Transgender Day of Remembrance, 2017

Today is the day on which we remember all of those trans people whose lives were cut short by hate-motivated murders during the past year. Bristol’s official ceremony won’t be until Friday, which is just as well because I have Fringe to host tonight. However, I did want to do a post to remind you all of the occasion.

As usual, the statistics of the year’s murders can be found at the Transgender Europe website created for the purpose. This year the total number of murders is 325. That is up significantly from 295 last year. The increase is entirely due to a massive rise from 123 to 171 in Brazil. Most other countries have seen a fall, though the total for the USA has risen from 23 to 25.

Thankfully there have been no trans murders in the UK this year. However, given the amount of hate being pumped out by the mainstream media right now, I think it is only a matter of time before someone gets killed. I know that friend of Roz Kaveney’s was assaulted badly enough to need hospitalization recently, and the intensity of the rhetoric has been ramping up every week. I’m also seeing a lot of very upset young people on social media. It is one thing for me to be worrying about having all of my civil rights stripped away after a long and happy life; it is quite another if you are 19 or 25.

Posted in Feminism, Gender | 1 Comment

Fringe Tomorrow

Tomorrow will see the final BristolCon Fringe event of 2017. As usual it will be at the Naval Volunteer pub from 7:00pm. Here are the readers.

Baylea Hart is an IT Technician by day, horror writer by night and a reader everywhere in between.

In 2013 she wrote, directed and edited the short horror film Behind the Door, which won a Top 50 spot in the Bloody Cuts “Who’s There?” competition and as of 2015 has over 430,000 views on YouTube.

In October 2015 she won the Bristol Horror Writing Competition with her short story “Jack in the Box”, and had her story published in the Far Horizons E-Magazine. Her short story “Eyes Open” was published in the 12th issue of 9Tales Told in the Dark in 2016.

Baylea graduated with a BA in Creative Writing from Bath Spa University and enjoys watching people grow slightly white after reading her stories. Her first novel, The Log House, is due to be published in 2017 via Unbound.

In the early 1990s Jonathan L Howard worked as a scriptwriter and video game writer, including writing credits on the highly successful Broken Sword series of video games.

Following one very positive review of the writing, Jonathan says:

“All this positive feedback made me think that just possibly I might have the ability to make it as a professional writer. I dug out a lot of my old notes from years before, and started working on them again. One set of notes was about a necromancer called Johannes Cabal.”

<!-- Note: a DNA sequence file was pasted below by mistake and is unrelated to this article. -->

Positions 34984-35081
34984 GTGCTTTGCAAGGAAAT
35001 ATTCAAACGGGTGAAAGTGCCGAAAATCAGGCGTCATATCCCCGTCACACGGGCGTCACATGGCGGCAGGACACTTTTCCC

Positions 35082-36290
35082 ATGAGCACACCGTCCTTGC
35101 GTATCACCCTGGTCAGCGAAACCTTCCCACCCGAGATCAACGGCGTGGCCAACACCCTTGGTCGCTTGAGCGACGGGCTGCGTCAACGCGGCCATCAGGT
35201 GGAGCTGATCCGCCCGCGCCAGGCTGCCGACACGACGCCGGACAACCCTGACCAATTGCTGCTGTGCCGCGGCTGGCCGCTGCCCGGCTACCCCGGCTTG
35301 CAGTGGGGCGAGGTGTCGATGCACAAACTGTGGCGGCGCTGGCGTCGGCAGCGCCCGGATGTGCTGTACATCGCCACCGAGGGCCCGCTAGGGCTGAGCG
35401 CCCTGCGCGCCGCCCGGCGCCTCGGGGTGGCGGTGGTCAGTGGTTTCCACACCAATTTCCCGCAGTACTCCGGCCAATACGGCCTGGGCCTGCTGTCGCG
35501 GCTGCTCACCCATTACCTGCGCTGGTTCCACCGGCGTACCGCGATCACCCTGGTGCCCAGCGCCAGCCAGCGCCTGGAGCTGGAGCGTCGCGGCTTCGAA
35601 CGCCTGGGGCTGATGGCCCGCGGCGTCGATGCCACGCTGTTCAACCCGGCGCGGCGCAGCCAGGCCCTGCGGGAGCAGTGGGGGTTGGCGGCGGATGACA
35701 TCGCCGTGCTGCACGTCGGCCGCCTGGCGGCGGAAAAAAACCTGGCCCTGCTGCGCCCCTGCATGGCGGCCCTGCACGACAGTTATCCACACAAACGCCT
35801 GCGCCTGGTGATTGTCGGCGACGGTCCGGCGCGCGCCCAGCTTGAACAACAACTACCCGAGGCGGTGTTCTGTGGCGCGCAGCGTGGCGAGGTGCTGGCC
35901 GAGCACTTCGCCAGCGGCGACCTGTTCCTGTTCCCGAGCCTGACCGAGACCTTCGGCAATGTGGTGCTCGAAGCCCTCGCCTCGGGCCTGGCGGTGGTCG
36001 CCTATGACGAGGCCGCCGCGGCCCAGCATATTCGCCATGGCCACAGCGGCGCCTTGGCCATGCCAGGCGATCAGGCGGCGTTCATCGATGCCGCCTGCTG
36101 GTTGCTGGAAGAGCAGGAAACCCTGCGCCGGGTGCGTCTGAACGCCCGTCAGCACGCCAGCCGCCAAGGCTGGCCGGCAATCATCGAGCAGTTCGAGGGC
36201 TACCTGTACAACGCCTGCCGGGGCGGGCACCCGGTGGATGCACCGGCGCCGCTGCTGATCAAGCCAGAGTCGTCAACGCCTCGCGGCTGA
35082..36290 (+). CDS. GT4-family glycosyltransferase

His first novel, Johannes Cabal the Necromancer, was published in 2009. The fifth, The Fall of the House of Cabal, was published in 2016. Jonathan was one of this year’s Guests of Honour at BristolCon. At Fringe he will be reading from After the End of the World, the second in his Carter & Lovecraft series. Eldritch horror can be expected.

I will be hosting, and putting the readers to the question, as usual. Hopefully I will see some of you there.

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Bristol’s Great Menopause Event

I spent yesterday at City Hall in Bristol for the Great Menopause Event which I reported on for Ujima a couple of weeks ago. Of course menopause isn’t something that is going to sneak up on me at any time soon, but a lot of my friends are going through it and as I am on HRT (due to having no gonads) I’m interested to know whether I should be considering lowering the dose as I get older. No one does research on trans people’s long term health issues, of course.

The event had a variety of speakers covering lots of different aspects: the social, the medical, employment rights and so on. My biggest take away is that every woman is different, and therefore every woman experiences menopause in a different way. Some people hardly notice it, others have an awful time. Some women, and this surprised me, go through menopause at 30, which can be a major medical problem. If you have mild symptoms there are all sorts of natural sources of estrogen that you can take, though none of them are as powerful and effective as actual HRT. Lack of GP knowledge about menopause, and unwillingness of some male GPs to even discuss women’s health issues, were highlighted as major issues. It was all very interesting, and all very taboo busting.

I understand that the slides from the various talks will be made available in due course. They will probably be on the City Council’s Women’s Health Task Group web page.

I now have a pile of follow-up to do, much of which involves public policy issues. All of this will doubtless feed in some way into the development of the Women’s Equality Party health policy.

Oh, and no one seemed to object to my being there, which was a great relief considering the torrent of anti-trans propaganda being pumped out by the English media these days.

Posted in Conventions, Feminism, Health | 17 Comments